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*Colorado Coronavirus info:
CDPHE Coronavirus website
*Daily Coronavirus numbers in Colorado:
*How you can help in Colorado:
*Locate a COVID-19 testing site in Colorado:
Colorado Department of Public Health and Environment
*Coloradans can now get a COVID-19 vaccine at one of six locations without a prior appointment.
► As The Washington Post reports, Congressional Democrats unveiled an ambitious new transportation funding plan:
Democrats on the House Transportation and Infrastructure Committee unveiled a $547 billion transportation funding package Friday that would ramp up spending on rail and transit, while encouraging states to repair existing roads rather than build new ones.
The biggest chunk of the bill is $343 billion for road and bridge construction, as well as highway safety, a boost of more than 50 percent over the last transportation bill Congress passed in 2015. It also calls for $109 billion for transit and $95 billion for rail — including a tripling of funding to Amtrak.
Rep. Peter A. DeFazio (D-Ore.), chairman of the committee, said the proposed legislation embodies a core piece of President Biden’s infrastructure plans, “seizing this once-in-a-generation opportunity to move our transportation planning out of the 1950s and toward our clean energy future.”
► As The Associated Press reports, COVID-19 is still very much a danger to Coloradans — particularly those who refuse to get vaccinated:
About 500 people remain hospitalized in Colorado with COVID-19 even though the pandemic seems to be receding, and health officials say almost all of the patients share a common trait: They’re unvaccinated.
“We’ve taken a deep look at this,” Dr. JP Valin, chief clinical officer at SCL Health, told Colorado Public Radio. “Ninety-five percent of the patients who have been hospitalized since February are unvaccinated.”
After more than a year of dealing with the pandemic, the near-constant churn of unvaccinated patients is wearing on front-line doctors and nurses, and their frustration arises in part because at least some of the cases may have been avoidable.
“We are tired,” said Dr. Sandeep Vijan of Parkview Medical Center in Pueblo. “We’ve been doing this for a year. We are emotionally tired; tired of seeing people die. We are physically tired.”
The CDC is again encouraging teenagers to get vaccinated quickly.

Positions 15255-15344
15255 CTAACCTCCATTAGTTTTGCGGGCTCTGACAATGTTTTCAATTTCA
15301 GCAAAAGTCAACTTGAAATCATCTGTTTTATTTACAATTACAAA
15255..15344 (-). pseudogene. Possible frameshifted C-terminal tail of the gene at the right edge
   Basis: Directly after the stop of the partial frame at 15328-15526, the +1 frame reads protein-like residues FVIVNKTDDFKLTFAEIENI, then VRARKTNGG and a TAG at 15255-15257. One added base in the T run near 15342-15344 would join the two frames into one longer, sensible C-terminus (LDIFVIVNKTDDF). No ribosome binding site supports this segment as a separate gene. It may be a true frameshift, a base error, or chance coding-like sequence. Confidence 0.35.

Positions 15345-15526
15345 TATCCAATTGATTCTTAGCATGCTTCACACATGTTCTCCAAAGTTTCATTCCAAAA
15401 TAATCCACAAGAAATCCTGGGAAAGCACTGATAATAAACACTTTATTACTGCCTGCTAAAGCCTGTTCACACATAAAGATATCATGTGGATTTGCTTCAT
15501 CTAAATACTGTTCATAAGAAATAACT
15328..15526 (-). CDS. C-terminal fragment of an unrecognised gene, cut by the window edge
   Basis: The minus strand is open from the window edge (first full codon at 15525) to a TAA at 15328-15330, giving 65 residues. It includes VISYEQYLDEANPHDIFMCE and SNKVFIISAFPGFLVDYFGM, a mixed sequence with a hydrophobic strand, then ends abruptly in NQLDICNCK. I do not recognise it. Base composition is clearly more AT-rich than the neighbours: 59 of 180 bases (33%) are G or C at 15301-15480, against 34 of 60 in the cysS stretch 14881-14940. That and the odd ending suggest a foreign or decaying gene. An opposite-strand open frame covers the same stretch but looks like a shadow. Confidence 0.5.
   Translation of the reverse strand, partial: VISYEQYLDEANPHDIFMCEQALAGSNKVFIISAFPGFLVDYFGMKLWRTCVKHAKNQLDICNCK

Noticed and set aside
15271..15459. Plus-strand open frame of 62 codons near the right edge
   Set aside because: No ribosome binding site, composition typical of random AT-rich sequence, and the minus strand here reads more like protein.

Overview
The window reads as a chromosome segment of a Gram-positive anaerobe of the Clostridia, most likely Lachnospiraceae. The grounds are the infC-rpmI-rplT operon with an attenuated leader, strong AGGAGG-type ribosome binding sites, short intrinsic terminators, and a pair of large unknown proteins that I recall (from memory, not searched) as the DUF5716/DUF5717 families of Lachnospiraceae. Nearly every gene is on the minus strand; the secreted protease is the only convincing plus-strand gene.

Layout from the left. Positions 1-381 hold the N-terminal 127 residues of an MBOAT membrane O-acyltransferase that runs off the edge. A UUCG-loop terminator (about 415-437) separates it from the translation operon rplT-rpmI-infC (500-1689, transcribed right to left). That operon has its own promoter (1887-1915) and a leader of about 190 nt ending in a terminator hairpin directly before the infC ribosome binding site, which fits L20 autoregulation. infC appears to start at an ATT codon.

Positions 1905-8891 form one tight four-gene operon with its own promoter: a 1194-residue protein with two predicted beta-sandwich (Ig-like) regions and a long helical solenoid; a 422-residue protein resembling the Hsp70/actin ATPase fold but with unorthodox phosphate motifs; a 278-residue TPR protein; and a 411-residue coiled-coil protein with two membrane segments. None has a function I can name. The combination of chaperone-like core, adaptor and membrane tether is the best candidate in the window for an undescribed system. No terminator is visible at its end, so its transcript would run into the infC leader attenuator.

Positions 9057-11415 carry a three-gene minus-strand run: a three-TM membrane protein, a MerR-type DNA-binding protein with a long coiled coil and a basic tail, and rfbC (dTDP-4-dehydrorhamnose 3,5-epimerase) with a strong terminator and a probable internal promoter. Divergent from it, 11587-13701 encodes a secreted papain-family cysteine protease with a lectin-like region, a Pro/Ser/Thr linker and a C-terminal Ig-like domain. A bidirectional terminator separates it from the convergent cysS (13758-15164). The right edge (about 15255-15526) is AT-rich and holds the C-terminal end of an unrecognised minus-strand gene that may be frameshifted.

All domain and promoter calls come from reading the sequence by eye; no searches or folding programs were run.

Get your damn shot, people. Help our first responders out.
► The 2021 legislative session needs to end by June 12, though lawmakers are hoping to gavel out sometime next week. In the meantime, Democrats keep passing major pieces of legislation that will positively impact nearly everyone in Colorado. Here’s what’s happening in the last few days of the session…
Women in the Colorado legislature are focusing their efforts on ending discrimination in the workplace, as The Denver Post reports. CBS4 Denver has more on how Sen. Faith Winter is working on sexual harassment changes that are guided in part by her own experiences.
House Bill 1325 seeks to provide more resources for the education of higher-needs students.
As Colorado Public Radio reports, legislative Democrats think they have reached a deal with Gov. Jared Polis that will allow a significant climate change bill to move forward.
A massive transportation funding bill is on its way to the desk of Gov. Polis.
Legislation that allows local governments to make their own gun control measures is headed to the desk of Gov. Polis. It will be joined by a bill that prevents HOAs from getting all up in your business, and legislation that bans the use of Native American mascots.
Fox 31 reports on the passage of five economic stimulus bills.
Marianne Goodland of the publication formerly known as the Colorado Statesman reports on the progress of a late bill dealing with property tax changes.
Westword has the latest on potential changes related to Colorado’s legal marijuana industry.
More political (and coronavirus) news is available right after the jump…